Orange Garden history disputed with gang legend

Orange Garden, Chicago’s oldest Chinese restaurant, which recently sold its signature neon sign and is said to go on sale next year, may not be on sale at all.

Owner Hui Ruan said: “I don’t want to sell.” He spoke Cantonese, seated at a booth in the historic dining room in the North Center neighborhood. “I am 72 this year. Previously, I didn’t want to work anymore, because of my age, and because I was tired. But now my kids say they really like this restaurant, so I can’t bear to sell it.”

Now kids, an adult son and daughter, run the company, and are perhaps best known for their classic Chinese-American items including fu yong eggs and Chicago-style peanut butter egg rolls.

“If I can move, if I can walk, if I am healthy,” Rowan said. “Then I will definitely help them.”

However, his children do not want to take over the family restaurant.

“I can take over, or my sister, or both of us,” said Son Bin Rawan. “But the thing is, for my father to mentally move away from the Orange Garden, we need to shut down. Because if our family had it, he would still think about coming to work, then worry.”

Sister agrees.

“I want someone to take care of this restaurant and keep this place the way it is,” Julie Rowan said. “Or make it better if they can.”

It’s a new wrinkle in the long disputed history of the Orange Garden. The Rowans believe the restaurant opened in 1932. The daughters of former owner George Chen believe their father founded the restaurant.

In fact, the Orange Garden opened by at least 1927 with an owner unknown to descendants of both families. The 1928-1929 city guide is the first to list the restaurant, and it was compiled in late 1927, according to Matt Rutherford, Newberry’s librarian of genealogy and local history.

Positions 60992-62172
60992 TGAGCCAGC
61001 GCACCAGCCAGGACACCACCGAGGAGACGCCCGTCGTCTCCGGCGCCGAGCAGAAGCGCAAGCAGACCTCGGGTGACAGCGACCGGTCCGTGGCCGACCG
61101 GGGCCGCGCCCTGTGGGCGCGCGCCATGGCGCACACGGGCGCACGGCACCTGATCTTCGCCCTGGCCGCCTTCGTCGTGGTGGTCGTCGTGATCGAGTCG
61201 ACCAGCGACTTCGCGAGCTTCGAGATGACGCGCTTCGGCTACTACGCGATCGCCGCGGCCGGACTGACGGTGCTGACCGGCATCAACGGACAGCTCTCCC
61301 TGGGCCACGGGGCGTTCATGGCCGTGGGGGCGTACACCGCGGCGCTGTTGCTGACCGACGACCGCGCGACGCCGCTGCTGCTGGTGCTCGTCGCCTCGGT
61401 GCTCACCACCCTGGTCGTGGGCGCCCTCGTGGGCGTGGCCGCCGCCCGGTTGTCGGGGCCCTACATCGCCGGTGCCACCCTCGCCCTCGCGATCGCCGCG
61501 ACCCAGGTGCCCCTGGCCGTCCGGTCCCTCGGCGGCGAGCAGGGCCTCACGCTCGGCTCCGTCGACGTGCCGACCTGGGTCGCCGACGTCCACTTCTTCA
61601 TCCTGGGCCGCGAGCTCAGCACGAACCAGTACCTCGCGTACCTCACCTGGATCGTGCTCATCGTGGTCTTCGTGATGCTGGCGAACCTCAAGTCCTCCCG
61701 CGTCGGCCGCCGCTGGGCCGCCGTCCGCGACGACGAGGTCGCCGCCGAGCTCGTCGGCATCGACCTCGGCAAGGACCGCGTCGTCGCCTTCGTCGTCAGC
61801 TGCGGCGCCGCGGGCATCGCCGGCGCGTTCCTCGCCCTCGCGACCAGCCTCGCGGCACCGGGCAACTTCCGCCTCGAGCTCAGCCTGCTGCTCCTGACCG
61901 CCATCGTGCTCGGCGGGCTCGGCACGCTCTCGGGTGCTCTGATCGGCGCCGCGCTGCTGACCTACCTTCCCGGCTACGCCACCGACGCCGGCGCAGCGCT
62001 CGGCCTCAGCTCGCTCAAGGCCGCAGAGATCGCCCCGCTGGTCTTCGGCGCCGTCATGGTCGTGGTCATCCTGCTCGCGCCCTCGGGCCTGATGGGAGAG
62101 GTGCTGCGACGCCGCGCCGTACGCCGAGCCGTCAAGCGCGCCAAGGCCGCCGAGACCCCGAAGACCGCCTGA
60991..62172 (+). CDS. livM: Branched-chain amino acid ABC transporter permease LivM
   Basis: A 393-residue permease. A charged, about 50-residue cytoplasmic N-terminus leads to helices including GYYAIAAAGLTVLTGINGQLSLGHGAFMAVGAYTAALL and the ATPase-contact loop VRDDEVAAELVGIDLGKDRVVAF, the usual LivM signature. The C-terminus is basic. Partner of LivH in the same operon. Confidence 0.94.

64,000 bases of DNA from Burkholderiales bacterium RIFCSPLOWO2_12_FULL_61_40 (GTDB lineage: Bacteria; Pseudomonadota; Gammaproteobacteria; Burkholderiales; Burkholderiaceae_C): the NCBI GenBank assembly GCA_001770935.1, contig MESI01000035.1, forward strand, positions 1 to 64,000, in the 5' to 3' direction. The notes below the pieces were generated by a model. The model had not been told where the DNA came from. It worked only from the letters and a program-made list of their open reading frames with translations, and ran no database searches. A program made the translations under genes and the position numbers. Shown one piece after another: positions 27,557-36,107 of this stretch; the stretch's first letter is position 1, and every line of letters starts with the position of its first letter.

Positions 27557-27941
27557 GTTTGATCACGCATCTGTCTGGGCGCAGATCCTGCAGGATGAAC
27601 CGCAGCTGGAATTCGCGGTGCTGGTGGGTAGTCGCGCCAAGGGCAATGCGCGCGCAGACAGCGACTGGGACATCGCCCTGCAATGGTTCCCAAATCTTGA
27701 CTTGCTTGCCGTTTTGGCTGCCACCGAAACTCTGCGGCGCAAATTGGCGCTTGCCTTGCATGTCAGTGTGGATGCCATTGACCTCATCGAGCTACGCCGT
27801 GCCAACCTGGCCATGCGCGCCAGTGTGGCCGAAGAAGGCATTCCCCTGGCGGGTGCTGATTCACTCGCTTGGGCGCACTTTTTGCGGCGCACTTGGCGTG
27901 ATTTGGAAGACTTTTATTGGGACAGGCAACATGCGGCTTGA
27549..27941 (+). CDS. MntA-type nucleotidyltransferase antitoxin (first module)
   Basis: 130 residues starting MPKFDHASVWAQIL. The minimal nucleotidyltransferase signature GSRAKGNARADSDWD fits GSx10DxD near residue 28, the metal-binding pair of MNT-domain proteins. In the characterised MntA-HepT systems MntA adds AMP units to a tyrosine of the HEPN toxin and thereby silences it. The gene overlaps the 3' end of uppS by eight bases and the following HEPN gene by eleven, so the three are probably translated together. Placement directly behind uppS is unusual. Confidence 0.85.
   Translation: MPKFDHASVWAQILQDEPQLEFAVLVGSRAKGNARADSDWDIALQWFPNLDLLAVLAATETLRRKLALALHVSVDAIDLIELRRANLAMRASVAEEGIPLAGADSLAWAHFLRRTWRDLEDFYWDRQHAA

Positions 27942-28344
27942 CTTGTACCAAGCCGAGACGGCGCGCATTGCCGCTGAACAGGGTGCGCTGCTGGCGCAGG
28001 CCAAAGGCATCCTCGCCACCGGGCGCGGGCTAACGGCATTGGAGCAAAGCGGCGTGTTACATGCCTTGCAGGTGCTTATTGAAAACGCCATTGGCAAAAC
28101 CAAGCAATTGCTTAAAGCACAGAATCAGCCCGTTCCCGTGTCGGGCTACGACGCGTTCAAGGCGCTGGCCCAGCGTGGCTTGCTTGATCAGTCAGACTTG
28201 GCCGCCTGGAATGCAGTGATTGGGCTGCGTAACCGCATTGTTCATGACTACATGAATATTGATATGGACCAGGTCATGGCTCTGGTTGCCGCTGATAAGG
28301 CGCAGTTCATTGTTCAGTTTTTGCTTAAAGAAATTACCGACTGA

Rutherford said in an email that the listing referred to Chan Woods as the owner likely to live above or behind the restaurant.

Although telephones were not common at the time, a restaurant likely had one, and several were listed in 1925 and 1926.

“My hunch is that the restaurant started around 1927,” he added.

This is the same year that Won Kao, the oldest restaurant in Chinatown, was built. Legend has it that Al Capone was a regular customer, with a table overlooking Wentworth Street.

Orange Garden had a relationship with other gangs.

“A lot of people came to George Chen’s restaurants,” Tribune columnist Anne Keegan wrote in a profile. “One of his best clients was a good-looking man who was always polite. … It wasn’t until after his murder that George Chen realized that his best client was John Dillinger that his pictures were in all the newspapers.”

Chen bought Orange Garden in the early 1930s. He actually owned Jade’s Café in the Old Irving Park neighborhood.

In 1932 or 1933, Chen hired an artist, who came to Chicago to work at the Century of Progress World Gallery, to paint murals in both restaurants.

“My father told me these details,” said Philip Chen. His father, Alfred Chen, was one of George Chen’s younger brothers. “He actually told me the name of the Jewish-Russian artist, but I forgot it.”